Abortion takes a toll, human and financial

by Pam Mullarkey

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Have you ever considered the economic impact of a decision made 37 years ago?

Since 1973, 50.2 million babies have been aborted in the U.S, far exceeding all the Americans killed in all the wars combined since America began. Combine that with the children and grandchildren that will never be born because of generations being wiped out through abortion.

Because there are fewer and fewer workers supporting a growing retiree population, both Social Security and Medicare face future bankruptcy.

Lawmakers can raise taxes or cut benefits, but not make up the economic impact of 50.2 million lives lost to abortion. The loss of lives means not only the loss of their productivity and their taxes, but also new ideas, inventions, cures, industries, jobs and an increased standard of living for all.

Plus many would now be parents of future workers?

Abstinence programs

Now let’s examine the economics of teen sex. Lack of teen abstinence programs leads to promiscuity, leading to unwed pregnancies, leading to abortions.

Planned Parenthood and those in the abortion industry have fought abstinence education since its inception.

The many studies that show reduction in sexual activity are never mentioned by the media. Neither is the reduction in teen birth and abortions to the lowest level in 30 years, nor the taxpayer savings of $6.9 billion annually.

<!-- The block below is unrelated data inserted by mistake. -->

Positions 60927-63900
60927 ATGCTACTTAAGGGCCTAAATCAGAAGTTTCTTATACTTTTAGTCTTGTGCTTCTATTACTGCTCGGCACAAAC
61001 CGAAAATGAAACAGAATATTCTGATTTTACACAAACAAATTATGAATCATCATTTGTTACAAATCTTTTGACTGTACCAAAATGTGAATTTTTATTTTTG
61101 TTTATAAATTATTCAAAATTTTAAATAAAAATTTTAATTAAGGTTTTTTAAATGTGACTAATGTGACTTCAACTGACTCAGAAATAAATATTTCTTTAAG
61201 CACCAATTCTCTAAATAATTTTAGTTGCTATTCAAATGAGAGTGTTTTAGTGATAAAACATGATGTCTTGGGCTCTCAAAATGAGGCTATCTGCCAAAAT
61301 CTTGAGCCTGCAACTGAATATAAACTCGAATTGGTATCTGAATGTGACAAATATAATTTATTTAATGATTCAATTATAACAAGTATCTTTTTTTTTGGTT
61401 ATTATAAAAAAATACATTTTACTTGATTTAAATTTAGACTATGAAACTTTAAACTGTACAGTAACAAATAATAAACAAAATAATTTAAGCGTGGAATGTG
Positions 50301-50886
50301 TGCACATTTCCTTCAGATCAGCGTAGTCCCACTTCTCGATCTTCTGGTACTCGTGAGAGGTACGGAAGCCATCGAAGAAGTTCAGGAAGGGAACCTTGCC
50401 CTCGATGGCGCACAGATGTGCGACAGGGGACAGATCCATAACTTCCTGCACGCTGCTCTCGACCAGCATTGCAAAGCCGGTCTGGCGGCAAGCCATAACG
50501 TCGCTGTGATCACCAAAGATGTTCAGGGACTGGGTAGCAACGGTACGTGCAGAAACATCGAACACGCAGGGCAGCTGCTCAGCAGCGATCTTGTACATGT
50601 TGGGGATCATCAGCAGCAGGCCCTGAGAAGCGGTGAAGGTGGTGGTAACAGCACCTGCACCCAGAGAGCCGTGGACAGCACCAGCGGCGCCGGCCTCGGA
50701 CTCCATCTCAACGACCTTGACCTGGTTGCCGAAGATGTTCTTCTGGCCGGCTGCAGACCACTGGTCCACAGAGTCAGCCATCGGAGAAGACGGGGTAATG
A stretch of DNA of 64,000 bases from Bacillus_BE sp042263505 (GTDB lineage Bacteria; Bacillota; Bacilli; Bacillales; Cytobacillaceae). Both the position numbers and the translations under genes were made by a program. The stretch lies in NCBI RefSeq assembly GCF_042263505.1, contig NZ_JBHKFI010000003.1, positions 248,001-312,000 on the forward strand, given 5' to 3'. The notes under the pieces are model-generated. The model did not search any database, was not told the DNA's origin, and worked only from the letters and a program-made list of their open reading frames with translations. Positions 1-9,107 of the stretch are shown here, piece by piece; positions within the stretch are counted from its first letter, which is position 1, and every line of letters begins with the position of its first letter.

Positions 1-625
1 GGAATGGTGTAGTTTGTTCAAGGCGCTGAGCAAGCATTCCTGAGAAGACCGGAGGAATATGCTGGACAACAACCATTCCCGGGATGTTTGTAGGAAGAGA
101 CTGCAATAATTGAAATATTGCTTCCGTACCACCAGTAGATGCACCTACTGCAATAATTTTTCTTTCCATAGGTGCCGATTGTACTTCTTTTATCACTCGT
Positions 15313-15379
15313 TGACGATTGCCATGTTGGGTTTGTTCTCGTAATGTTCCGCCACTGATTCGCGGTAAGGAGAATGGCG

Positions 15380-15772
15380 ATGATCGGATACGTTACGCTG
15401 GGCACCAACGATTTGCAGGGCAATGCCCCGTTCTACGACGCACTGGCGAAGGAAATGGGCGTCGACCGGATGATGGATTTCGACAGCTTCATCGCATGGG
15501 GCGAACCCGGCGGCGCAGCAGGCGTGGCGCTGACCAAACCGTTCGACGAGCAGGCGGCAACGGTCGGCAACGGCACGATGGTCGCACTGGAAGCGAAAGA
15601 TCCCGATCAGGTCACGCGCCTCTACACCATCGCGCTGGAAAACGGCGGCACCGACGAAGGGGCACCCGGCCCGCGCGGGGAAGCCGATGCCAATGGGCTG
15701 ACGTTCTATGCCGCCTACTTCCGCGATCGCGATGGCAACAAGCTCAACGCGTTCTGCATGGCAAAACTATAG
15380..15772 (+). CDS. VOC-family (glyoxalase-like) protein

Could it be financial profits that drive Planned Parenthood and others to fight against good health practices for our youth? When teens become sexually active, they go to Planned Parenthood (without parental consent) for their birth control, their STD exams, their STD medications and, eventually, their abortions.

‘Consequences’

But let’s count the costs of sexual activity to our taxpayers and families.

Teens who become sexually active suffer costly consequences: Females have three times higher rates of suicide and depression, and males have eight times higher rates of suicide and two times higher rates of depression.

Both males and females are more likely to take drugs and drink alcohol.

The economic impact of teen sexual activity on our taxpayers: $19 billion annually for STDs, $30,000 per teen for drug/alcohol treatment, $25,000 per teen for incarceration and suicide takes a life of a future productive worker.

Why would any nation not financially support successful programs that teach teens the skills to become abstinent from sexual activity, drugs, alcohol, suicide and violence?

The majority of teens in high schools choose abstinence so they don’t have to worry about aborting, keeping or putting babies up for adoption, and they are free to fulfill their goals and dreams.

We need to support abstinence in every way possible: in the media, through legislation and through our finances.

Unfortunately, the media, the president and Congress are eliminating abstinence support in favor of their cronies like Planned Parenthood who help finance their campaigns.

If we really want to save money, we will support saving lives through helping our teens make healthy life choices.

Pam Mullarkey, Jacksonville, is founder and CEO of Project SOS.

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